Skip to page content
USDA Forest Service
  
Treesearch

Research & Development Treesearch

 
Treesearch Home
About Treesearch
Contact Us
Research & Development
Forest Products Lab
International Institute of Tropical Forestry
Northern
Pacific Northwest
Pacific Southwest
Rocky Mountain
Southern Research Station
Help
 

Science.gov - We Participate


USA.gov  Government Made Easy


Global Forest Information Service

US Forest Service
P.O. Box 96090
Washington, D.C.
20090-6090

(202) 205-8333

You are here: Home / Search / Publication Information
Bookmark and Share

Publication Information

View PDF (1.2 MB)

Title: Modeling spatial and temporal dynamics of wind flow and potential fire behavior following a mountain pine beetle outbreak in a lodgepole pine forest

Author: Hoffman, Chad M.; Linn, Rodman; Parsons, Russell; Sieg, Carolyn; Winterkamp, Judith.;

Date: 2015

Source: Agricultural and Forest Meteorology. 204: 79-93.

Publication Series: Scientific Journal (JRNL)

Description: Patches of live, dead, and dying trees resulting from bark beetle-caused mortality alter spatial and temporal variability in the canopy and surface fuel complex through changes in the foliar moisture content of attacked trees and through the redistribution of canopy fuels. The resulting heterogeneous fuels complexes alter within-canopy wind flow, wind fluctuations, and rate of fire spread. However, there is currently little information about the potential influence of different rates and patterns of mortality on wind flow and fire behavior following bark beetle outbreaks. In this study, we contrasted within-canopy wind flow and fire rate-of-spread (ROS) at two different ambient wind speeds using FIRETEC for two differing bark beetle attack trajectories for a lodgepole pine (Pinus contorta) forest. These two attack trajectories represent different realizations of a bark beetle outbreak and result in different amounts and patterns of mortality through time. Our simulations suggested that the mean within-canopy wind velocities increased through time following the progression of mortality. In addition, we found that for a given level of mortality, a bark beetle outbreak that resulted in a higher degree of aggregation of canopy fuels had greater mean within-canopy wind velocities due to the channeling of wind flow. These findings suggest that bark beetle mortality can influence the mean within-canopy wind flow in two ways: first, by reducing the amount of vegetation present in the canopy acting as a source of drag; and second, by altering spatial patterns of vegetation that can lead to channeling of wind flow. Changes in the fire rate-of-spread were positively related to the level and continuity of bark beetle mortality. Peak rates of spread were between 1.2 and 2.7 times greater than the pre-outbreak scenario and coincided with a high level of mortality and minimal loss of canopy fuels. Following the loss of canopy fuels the rate of fire spread declined to levels below the initial phases of the outbreak in low wind speed cases but remained above pre-outbreak levels in high wind speed cases. These findings suggest that the rate and pattern of mortality arising from a bark beetle outbreak exerts significant influence on the magnitude and timing of alterations to the within-canopy wind flow and rate of fire spread. Our findings help clarify existing knowledge gaps related to the effect of bark beetle outbreaks on fire behavior and could explain potential differences in the reported effects of bark beetle outbreaks on fire behavior through time.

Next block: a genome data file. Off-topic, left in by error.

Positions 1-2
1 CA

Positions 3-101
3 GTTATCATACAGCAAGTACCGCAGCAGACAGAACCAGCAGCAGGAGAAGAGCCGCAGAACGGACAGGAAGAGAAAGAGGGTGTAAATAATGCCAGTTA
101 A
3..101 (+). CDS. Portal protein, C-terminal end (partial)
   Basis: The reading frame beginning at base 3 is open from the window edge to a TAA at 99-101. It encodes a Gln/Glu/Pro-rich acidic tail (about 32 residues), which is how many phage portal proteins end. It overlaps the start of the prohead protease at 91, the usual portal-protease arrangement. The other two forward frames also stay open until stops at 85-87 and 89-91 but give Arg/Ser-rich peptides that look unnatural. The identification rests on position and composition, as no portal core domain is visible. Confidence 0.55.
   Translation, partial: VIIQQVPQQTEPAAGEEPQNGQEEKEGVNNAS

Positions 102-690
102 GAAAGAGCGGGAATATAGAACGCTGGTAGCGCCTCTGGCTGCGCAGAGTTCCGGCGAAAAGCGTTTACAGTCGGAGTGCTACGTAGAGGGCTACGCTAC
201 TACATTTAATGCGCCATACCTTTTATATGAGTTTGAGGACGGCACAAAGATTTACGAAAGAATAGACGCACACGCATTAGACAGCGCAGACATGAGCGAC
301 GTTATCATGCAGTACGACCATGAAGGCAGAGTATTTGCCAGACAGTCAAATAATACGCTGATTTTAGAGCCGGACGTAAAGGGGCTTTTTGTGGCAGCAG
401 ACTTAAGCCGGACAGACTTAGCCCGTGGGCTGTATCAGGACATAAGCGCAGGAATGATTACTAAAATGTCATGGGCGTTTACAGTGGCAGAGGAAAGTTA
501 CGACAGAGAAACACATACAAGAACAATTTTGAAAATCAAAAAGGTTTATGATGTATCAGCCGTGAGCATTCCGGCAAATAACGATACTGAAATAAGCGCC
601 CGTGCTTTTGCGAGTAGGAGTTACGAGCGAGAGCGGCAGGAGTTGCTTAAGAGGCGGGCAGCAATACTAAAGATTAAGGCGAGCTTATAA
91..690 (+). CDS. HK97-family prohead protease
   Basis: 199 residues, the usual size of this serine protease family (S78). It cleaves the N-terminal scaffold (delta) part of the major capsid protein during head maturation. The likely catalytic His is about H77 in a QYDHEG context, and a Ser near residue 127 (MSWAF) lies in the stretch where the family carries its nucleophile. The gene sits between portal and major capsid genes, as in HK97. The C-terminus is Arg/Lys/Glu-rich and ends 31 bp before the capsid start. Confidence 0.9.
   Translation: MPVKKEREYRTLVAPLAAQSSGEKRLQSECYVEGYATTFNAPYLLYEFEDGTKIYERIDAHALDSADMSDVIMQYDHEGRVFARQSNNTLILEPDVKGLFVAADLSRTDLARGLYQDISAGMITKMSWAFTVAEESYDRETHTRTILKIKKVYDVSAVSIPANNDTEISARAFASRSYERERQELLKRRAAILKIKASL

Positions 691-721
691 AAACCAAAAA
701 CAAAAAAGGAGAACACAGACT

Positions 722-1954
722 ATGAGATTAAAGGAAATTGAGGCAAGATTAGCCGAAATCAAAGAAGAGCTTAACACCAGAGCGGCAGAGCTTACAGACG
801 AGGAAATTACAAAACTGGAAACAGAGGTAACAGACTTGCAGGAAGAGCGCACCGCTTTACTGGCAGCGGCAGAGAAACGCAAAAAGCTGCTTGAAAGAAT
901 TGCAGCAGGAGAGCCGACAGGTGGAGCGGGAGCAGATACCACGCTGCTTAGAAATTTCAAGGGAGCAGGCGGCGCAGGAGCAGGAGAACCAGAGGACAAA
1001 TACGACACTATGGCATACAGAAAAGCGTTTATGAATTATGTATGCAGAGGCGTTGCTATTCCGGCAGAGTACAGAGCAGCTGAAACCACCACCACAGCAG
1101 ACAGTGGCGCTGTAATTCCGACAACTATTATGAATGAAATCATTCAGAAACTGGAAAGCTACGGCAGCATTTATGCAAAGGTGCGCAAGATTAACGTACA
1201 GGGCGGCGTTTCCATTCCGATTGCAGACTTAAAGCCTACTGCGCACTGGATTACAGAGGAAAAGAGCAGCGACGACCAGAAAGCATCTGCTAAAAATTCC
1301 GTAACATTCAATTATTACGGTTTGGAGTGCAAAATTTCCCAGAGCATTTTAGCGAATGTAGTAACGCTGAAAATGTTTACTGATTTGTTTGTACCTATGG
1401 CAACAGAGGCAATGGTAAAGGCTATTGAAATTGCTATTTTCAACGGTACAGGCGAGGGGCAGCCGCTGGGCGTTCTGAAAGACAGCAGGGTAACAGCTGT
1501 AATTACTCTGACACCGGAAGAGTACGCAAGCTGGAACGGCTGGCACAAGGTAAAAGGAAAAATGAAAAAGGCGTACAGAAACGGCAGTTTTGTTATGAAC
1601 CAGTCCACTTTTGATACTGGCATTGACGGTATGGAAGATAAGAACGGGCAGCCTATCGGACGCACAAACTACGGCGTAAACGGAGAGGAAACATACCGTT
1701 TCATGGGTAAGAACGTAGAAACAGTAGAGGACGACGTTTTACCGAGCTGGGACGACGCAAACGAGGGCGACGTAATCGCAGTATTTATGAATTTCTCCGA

Keywords: turbulence, HIGRAD/FIRETEC, fire behavior, bark beetle, heterogeneous fuels

Publication Notes:

  • We recommend that you also print this page and attach it to the printout of the article, to retain the full citation information.
  • This article was written and prepared by U.S. Government employees on official time, and is therefore in the public domain.

XML: View XML

Citation:


Hoffman, Chad M.; Linn, Rodman; Parsons, Russell; Sieg, Carolyn; Winterkamp, Judith. 2015. Modeling spatial and temporal dynamics of wind flow and potential fire behavior following a mountain pine beetle outbreak in a lodgepole pine forest. Agricultural and Forest Meteorology. 204: 79-93.

 


 [ Get Acrobat ]  Get the latest version of the Adobe Acrobat reader or Acrobat Reader for Windows with Search and Accessibility

USDA logo which links to the department's national site. Forest Service logo which links to the agency's national site.